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Two Computers and a Microphone [Ray Gun, Dec 1999]

As MP3 technology blows up, software like the Tactile12000 breeds virtual DJs. Ben Running gets the scoop.

The MP3 revolution poses a big threat to some, while others herald it as the most promising new digital technology to spring forth in years. However you slice it, it has the potential to change the way you listen to music.

There is, of course, nothing inherently illegal about MP3 technology; it's the use of it that has music industry bigwigs sweating. After all, what is the digital music on compact disc, but a series of ones and zeroes - ones and zeroes that can be reproduced and transmitted by computers exactly and infinitely. MP3 compression has turned a world of console cowboys (and girls) into download DJs, giving free access to hundreds of thousands of illegally copied songs.

Thus far, much to the chagrin of music executives everywhere, the MP3 story has been a victory for the underdog. Several largely failed attempts at "secure" digital music formats that prevent illegal copying have since coe and gone (the Microsoft secure music format was cracked on the day it was released). A barrage of anti-MP3 sentiment fro the Recording Industry Association of America has done little as well. eanwhile, support for MP3 technology has gone from the underground realm of siple music players to the mainstream world of Macromedia's Shockwave Flash web development tools and Apple's QuickTime media software (to name a few). Web sites like and have become major hubs for the legal distribution of music, and you won't find a major web search engine lacking an MP3 locator these days. Diamond Multimedia took the big first step in moving MP3 from the computer to the street with its Rio portable digital music player, and was quickly followed by a bevy of other manufacturers. As a sure sign that the superpowers of the digital world are giving in, Sony has even announced a product that plays digital audio files in addition to compact discs.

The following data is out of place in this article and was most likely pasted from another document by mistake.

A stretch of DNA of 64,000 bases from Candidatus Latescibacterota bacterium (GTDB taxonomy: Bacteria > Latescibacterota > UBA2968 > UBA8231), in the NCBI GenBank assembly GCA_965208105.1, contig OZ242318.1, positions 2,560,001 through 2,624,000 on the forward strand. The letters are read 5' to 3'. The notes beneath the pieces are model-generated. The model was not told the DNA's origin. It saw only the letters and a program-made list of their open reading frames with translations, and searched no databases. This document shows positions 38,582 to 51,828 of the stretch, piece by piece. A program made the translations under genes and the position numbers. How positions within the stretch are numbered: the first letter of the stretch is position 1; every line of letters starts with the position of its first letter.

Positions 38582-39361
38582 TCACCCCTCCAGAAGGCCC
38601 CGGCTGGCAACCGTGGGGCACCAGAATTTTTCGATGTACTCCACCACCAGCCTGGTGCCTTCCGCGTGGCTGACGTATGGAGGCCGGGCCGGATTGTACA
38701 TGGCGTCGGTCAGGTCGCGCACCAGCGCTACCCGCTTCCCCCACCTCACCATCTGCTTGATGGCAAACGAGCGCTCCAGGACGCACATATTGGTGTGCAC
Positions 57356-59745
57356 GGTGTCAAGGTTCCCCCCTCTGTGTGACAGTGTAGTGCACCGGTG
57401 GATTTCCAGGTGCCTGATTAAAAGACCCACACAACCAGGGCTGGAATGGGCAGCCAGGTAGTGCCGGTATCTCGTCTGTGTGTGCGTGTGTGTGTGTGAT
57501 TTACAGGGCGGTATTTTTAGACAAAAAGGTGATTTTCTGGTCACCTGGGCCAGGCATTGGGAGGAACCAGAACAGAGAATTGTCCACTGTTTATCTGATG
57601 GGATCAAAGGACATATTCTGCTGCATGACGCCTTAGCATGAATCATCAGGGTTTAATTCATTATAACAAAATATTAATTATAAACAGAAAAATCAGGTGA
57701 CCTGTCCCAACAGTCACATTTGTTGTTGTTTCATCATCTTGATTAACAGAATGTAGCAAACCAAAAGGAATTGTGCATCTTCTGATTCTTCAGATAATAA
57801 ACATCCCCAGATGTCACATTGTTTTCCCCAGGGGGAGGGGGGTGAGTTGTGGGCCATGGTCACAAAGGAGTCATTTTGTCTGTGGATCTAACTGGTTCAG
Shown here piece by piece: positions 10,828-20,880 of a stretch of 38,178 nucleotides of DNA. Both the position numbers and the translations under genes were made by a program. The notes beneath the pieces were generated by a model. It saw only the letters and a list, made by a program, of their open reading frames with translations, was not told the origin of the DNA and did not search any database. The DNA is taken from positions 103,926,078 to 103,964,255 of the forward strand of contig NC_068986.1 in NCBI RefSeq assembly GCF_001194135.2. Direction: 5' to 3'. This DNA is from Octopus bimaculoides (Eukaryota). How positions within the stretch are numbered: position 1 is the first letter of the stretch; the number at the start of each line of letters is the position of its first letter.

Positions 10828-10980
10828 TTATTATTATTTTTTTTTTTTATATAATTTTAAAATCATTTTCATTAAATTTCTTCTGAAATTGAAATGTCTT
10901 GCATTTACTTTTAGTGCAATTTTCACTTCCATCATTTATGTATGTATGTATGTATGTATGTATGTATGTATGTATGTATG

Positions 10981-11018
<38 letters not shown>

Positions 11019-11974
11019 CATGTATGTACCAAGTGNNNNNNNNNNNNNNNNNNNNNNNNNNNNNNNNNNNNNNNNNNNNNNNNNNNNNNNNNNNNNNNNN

Recently released software fro Tactile Pictures throws a new spin on MP3 - quite literally. The Tactile12000 is a digital recreation of a fully equipped DJ rig, complete with two scratchable turntables, a cross-fader, tempo control, record cueing, and of course, the ability to load your own MP3s for mixing. I must admit, I expected to become an instant turntable terrorist and was a bit disappointed at first (perhaps due to my lack of proper MP3 source material - raw beats, loops and house tracks). After an hour of mixing and scratching, back-cueing and cross-fading, I finally got the hang of things. The 33/45 control, paired with the precise tempo adjustment, makes beat-matching a breeze. You can even drag the turntable arm around to move forward and back in a track. Smooth. I was a bit miffed to discover that I couldn't save the mixes that I was creating. That is, create a new MP3 file of my own turntable wizardry. Once it hits the speakers, your work is gone. But never fear - plans for the future include streaming your mixed output back to the net for all to hear.

While the Tactile12000 may not satisfy the most seasoned DJs in the crowd, it is an endless source of entertainment for novices and definitely scratches the turntable itch. And if turntablism isn't your bag, take advantage of Tactile12000's Auto DJ feature. Just kick back and let the software do all the work for you, smoothly mixing together all the tracks in your playlist. True slacker bliss.


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